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How to instill a reading culture in your children

Crazy Monday By Esther Muchene

The culture of reading has dissolved a lot in the recent years. It’s something that’s only done when in school or when handling assignments at home and that’s it. Spare time is mostly consumed by devices because it’s more interesting to follow a movie than to read books. I’ll be the first to admit, I was never a book worm growing up.

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The challenge when it comes to kids and reading is the attitude they have. Reading is associated with boredom and the benefits are overlooked. 

What parents need to understand is, books help children expand their vocabulary, have sharp memory and concentration, so you have to do more to encourage them to read more through creative techniques. Here are a few tips to help you do that. 

  1. Download eBooks and audio books

Some kids really hate heading books. And forcing them to read won’t work at all. You can try downloading some eBooks for them on their devices which will encourage them to start reading more. It’s even better to get audio books online which they can listen to from time to time. They’ll realize that reading can be interesting once you introduce the idea.

  1. Let them pick what they want to read

When you’re out book shopping, let them have some freedom to choose what they’d want to read. Show them some interesting picks that have cartoons and pop up images, comics, children’s novels and anything they’d be interested in. Mix up their literature collection so that they enjoy what they’re reading.

  1. Bring back the bedtime stories

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Bedtime shouldn’t always be about watching cartoons until they fall asleep. Old school bedtime story sessions encourage children to look forward to great stories while bonding with their parents. Sit on their bed with them or have them sit on your lap so that they can read along.

  1. Set up a bookshelf for them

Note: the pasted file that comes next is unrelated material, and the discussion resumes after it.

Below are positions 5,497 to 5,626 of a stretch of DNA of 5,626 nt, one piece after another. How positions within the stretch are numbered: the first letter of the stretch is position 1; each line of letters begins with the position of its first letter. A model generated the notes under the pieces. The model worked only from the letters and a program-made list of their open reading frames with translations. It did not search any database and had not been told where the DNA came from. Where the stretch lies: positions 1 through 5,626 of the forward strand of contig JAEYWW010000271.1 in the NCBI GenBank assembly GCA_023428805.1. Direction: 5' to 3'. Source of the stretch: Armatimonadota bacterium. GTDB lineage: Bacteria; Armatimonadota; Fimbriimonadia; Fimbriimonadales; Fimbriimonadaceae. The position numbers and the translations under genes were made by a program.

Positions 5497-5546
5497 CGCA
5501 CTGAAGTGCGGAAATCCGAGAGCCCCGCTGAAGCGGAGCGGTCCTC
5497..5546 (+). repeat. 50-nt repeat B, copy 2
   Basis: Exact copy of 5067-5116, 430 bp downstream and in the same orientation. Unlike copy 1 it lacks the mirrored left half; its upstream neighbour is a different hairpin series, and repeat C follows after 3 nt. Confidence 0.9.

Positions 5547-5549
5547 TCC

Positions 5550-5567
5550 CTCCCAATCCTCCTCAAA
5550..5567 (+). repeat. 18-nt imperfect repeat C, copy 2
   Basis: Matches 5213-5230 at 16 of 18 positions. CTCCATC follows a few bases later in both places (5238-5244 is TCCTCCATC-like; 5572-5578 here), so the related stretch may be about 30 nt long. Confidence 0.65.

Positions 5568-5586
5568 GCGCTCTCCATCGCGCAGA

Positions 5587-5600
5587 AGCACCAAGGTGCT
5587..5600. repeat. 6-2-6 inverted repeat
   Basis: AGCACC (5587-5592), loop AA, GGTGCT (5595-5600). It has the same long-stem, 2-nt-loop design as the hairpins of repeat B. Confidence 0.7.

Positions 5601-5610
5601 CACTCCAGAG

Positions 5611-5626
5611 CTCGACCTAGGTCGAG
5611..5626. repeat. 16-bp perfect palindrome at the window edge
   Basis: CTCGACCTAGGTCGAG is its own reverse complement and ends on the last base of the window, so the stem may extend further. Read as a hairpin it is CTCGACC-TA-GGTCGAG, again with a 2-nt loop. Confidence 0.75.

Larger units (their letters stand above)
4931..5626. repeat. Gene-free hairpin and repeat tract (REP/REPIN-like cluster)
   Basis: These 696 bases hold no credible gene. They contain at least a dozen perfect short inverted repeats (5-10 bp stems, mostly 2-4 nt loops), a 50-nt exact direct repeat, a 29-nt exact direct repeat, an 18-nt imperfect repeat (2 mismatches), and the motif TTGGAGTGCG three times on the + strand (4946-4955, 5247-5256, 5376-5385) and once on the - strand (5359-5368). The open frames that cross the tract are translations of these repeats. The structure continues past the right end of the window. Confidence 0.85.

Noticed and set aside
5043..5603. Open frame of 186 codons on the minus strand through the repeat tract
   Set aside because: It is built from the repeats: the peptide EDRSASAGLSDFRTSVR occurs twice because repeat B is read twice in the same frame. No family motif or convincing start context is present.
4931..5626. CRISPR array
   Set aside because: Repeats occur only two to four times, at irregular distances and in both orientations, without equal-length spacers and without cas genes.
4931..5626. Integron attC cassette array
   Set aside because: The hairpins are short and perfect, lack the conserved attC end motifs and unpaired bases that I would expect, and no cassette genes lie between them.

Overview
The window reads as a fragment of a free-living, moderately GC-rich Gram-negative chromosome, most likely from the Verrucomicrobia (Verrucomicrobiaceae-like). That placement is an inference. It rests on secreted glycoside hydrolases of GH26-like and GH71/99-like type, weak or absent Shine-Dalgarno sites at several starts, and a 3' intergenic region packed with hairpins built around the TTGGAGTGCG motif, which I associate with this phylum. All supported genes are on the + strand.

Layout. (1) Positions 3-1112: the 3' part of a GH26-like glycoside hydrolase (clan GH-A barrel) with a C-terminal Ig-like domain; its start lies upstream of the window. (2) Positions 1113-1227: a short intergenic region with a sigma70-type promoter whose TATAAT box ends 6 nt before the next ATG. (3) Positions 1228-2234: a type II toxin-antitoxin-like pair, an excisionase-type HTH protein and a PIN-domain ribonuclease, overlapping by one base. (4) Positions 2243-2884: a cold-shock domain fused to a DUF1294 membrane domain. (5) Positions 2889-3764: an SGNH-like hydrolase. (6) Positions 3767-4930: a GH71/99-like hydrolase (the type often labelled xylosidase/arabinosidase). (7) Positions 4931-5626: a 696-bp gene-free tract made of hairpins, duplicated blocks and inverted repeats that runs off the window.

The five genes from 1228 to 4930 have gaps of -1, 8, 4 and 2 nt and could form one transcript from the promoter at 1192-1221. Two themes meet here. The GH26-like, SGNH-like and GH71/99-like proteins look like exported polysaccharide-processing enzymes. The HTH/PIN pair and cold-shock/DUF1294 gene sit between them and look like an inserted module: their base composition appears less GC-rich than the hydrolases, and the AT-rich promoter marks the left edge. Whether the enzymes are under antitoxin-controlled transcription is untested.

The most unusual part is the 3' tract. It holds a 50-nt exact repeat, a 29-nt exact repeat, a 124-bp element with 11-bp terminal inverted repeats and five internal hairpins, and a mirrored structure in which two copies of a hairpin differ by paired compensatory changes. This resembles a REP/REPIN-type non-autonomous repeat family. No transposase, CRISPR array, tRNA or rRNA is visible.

Having a personal book shelf in their rooms will help them take ownership of how often they read and also establish books as an important part of their lives. Seeing the books everyday reminds them that they need to read as compared to keeping the books hidden.

  1. Set an example

They won’t want to read as often if they never see you reading. Put the phones and the remotes down and buy some novels that you’d want to read. Once they see you reading more, they’ll want to follow your lead. You should also have a reading culture in the family, almost like a family book club. Spare time where you all read what you like without any distractions. Even a few hours a week should be enough.

  1. Make reading fun

Incorporate acting, drawing and reading with expressions to make it fun for them. For example, if you’re describing a monster, you can ask them to demonstrate how the monster looks like. If the book is describing a serene meadow, have them draw what they’re picturing. This encourages creativity and it generally makes reading exercises fun.

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You should also let them read to you from time to time. This is how you can gauge their progress and correct them when they make mistakes. They’ll slowly learn how to punctuate and articulate words well.

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